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A prophetic vote of confidence

 

With the community under siege, Jeremiah’s land purchase speaks to the Church today

by Paul Seebeck | Presbyterian News Service

With Lisle Gwynn Garrity, the artist in residence, at work at left, the Rev. Dr. Rodger Nishioka preaches during the second week of the worship and music conference of the Presbyterian Association of Musicians being held at Montreat, N.C. (Photo by Paul Seebeck)

MONTREAT, N.C.  — “Peace is not the absence of chaos, but the presence of hope.”

That was the message from the Rev. Dr. Rodger Nishioka Sunday evening during opening worship kicking off week two of the 2019 Presbyterian Association of Musicians’ worship and music conference being held at the Montreat Conference Center.

Citing recent PC(USA) statistical reports, Nishioka, senior associate pastor and director of adult educational ministries at Village Church in Prairie Village, Kansas, said, “We feel good because we’re declining less than expected,” adding that “we’re in this (chaos) together” along with Episcopalians, Lutherans, Methodists and Southern Baptists.

Using Jeremiah 32:1-15 as his preaching text  —  the story of Jerusalem under siege by the Babylonian army  —  Nishioka recounted God’s hopeful message to the young prophet: “Houses and fields and vineyards shall once again be bought in this land.”

Under house arrest for warning King Zedekiah that there would be consequences for the king’s unfaithfulness to God, Jeremiah had been talking for some time about how foolish it was for the king to think he had more control than the God who created the universe, Nishioka said.

Some scholars believe the Babylonian siege lasted up to three years. There was chaos in the land, Nishioka pointed out.  Those besieged had begun to run out of food and fuel, so there was no way to keep warm in the winter.

“And then an odd thing occurs,” Nishioka said. “The Lord tells Jeremiah to buy land.”

So, when Jeremiah’s cousin arrives to announce his father wants to sell a field at Anathoth, Jeremiah “makes quite a big deal about this,” according to Nishioka. In front of the king’s guards, Jeremiah weighs his 17 shekels of silver, which represented the field’s purchase price. He creates quite a public spectacle as he signs all of the attendant official documents.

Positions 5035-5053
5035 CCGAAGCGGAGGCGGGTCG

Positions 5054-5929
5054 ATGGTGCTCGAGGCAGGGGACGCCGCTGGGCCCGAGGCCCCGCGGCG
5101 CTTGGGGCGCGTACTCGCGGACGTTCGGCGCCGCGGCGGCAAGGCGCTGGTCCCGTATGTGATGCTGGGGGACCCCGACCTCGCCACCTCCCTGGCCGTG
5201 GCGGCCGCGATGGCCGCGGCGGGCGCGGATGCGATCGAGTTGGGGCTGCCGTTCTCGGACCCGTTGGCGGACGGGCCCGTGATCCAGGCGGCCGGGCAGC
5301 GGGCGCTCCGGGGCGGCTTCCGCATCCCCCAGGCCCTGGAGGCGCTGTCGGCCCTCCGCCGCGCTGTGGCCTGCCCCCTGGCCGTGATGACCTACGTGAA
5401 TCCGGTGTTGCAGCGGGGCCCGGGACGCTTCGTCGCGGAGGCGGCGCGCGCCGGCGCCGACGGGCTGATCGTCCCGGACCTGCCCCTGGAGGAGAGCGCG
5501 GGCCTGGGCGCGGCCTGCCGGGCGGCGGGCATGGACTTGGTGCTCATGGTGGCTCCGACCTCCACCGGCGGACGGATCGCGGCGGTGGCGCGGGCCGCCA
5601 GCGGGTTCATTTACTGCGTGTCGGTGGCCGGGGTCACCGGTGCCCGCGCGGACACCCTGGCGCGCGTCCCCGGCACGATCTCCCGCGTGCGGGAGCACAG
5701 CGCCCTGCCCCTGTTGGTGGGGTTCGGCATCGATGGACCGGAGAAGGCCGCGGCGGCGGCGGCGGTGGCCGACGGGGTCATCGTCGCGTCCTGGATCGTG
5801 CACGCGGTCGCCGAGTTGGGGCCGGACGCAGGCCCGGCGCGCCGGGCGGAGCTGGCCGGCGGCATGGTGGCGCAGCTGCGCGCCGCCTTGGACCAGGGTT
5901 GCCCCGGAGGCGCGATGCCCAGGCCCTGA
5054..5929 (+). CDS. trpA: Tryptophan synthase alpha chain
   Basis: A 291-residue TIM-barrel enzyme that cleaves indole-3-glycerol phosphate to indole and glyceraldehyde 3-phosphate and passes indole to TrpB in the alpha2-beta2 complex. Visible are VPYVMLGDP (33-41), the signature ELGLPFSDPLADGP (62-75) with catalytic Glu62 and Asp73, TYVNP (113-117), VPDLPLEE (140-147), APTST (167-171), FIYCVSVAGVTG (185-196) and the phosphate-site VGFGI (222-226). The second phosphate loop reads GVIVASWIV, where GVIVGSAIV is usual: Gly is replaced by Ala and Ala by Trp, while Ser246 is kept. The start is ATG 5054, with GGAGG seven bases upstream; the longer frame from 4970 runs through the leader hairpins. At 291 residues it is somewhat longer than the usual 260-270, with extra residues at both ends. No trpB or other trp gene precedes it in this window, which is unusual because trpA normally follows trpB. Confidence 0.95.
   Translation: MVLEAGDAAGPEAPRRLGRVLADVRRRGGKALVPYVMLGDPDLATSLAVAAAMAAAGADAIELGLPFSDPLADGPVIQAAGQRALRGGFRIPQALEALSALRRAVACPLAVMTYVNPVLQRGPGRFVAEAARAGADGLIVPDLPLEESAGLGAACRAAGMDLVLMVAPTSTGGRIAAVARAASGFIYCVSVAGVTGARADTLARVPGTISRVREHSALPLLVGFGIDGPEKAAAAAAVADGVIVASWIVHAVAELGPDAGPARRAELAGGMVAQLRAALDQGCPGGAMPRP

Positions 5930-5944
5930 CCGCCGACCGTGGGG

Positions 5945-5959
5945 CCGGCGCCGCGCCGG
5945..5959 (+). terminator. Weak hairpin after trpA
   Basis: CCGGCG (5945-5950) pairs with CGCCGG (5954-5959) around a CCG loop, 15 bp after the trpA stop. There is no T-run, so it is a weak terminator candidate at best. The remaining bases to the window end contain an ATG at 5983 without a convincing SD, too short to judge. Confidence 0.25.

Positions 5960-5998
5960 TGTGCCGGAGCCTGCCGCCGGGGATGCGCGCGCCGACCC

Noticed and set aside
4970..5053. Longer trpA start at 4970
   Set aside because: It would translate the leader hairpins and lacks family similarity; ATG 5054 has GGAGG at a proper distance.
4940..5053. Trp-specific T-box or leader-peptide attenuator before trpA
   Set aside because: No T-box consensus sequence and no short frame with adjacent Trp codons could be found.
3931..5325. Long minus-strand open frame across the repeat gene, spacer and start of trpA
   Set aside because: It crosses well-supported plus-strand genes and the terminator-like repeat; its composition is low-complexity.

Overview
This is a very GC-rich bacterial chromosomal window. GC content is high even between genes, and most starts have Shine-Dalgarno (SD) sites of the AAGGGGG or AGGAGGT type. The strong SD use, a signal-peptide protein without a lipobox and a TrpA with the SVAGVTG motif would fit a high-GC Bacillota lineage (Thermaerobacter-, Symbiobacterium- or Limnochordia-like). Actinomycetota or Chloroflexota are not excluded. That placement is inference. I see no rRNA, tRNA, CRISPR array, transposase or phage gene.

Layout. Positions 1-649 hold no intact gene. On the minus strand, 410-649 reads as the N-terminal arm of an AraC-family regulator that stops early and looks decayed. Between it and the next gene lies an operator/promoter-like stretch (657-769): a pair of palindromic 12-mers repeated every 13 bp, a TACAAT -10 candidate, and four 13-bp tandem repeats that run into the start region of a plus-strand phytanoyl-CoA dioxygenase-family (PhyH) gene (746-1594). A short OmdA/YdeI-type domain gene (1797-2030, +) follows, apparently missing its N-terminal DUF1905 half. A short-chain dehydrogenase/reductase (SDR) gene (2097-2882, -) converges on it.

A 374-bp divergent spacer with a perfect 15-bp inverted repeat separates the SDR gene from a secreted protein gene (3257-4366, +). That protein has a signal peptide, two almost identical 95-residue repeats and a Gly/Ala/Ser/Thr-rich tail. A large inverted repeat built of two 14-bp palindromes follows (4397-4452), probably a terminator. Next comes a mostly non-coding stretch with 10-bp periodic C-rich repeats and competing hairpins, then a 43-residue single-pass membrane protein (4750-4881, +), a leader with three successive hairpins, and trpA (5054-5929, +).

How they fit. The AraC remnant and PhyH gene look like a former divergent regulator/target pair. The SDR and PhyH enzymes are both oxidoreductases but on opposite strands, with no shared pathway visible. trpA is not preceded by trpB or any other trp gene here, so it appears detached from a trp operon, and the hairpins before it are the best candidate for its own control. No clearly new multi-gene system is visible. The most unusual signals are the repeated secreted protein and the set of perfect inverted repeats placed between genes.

“This is another odd thing to do,” Nishioka said, for at any moment, the Babylonians might take the best and brightest, the youngest and the strongest back to Babylon. People might want to retain something to trade for the safety of their family — like precious metals or stones — or those 17 shekels of silver.

“It’s almost as odd as you giving up a week and paying a bunch of money to come to sing, and learn and to grow, for a church that is under siege and in chaos,” Nishioka said. “But that’s the Lord of hope saying, ‘It’s time to invest in a music and worship conference.’ We know chaos, but we also know that the peace Jesus Christ offers us is the presence of hope.”

Worshipers attending the Presbyterian Association of Musicians’ worship and music conference packed the Montreat Conference Center chapel Sunday evening for opening worship. Here the artist in residence, Lisle Gwynn Garrity, begins a painting as part of worship. (Photo by Paul Seebeck)

Then Nishioka told the story of a 170-year-old PC(USA) congregation in Detroit. The church’s new pastor received a letter from the Detroit Free Press telling her about the city’s upcoming marathon, which had 5,000 runners.  Another 20,000 were in the half-marathon and the family/kids run for disability. In addition, 15,000 or so people would be downtown to cheer on their family members and friends.

The church is at the finish line, so the pastor asked church members if they’d ever done anything to welcome these 40,000 people.  She suggested it would be nice to open the doors that face the street where the marathon finished — and to offer free coffee since it’s usually cold on the third Sunday in October.

“They asked her, ‘Who’s going to pay for it?’” Nishioka said.

At first, he said, session members wanted to close the church the day of the marathon, because “it was such a hassle to get church on that Sunday.”  And they also didn’t know if those doors would actually open, because “they’d never seen them opened.”

Two weeks later the pastor heard loud noises outside her office. She went out to investigate and found three men using tools, including hammers and crowbars.

“What are you doing?” she asked them.  “Pastor,” they replied, “we heard you wanted the doors open.”

It took them three hours to get one of the doors open. The men spent the rest of the afternoon prying open the other set of doors.

On race day, church people brought coffee and hot chocolate with marshmallows.

The following day, Nishioka said, a picture in the upper-left-hand corner of the front page of the Detroit Free Press told a story of hope. The photo depicted a 70-year-old church ruling elder handing a cup of hot chocolate to a six-year-old boy.

“Friends do not doubt for a moment,” Nishioka said, “because the Lord of hope, the God of Israel, says, ‘Houses and fields and vineyards shall once again be bought in this land.’”


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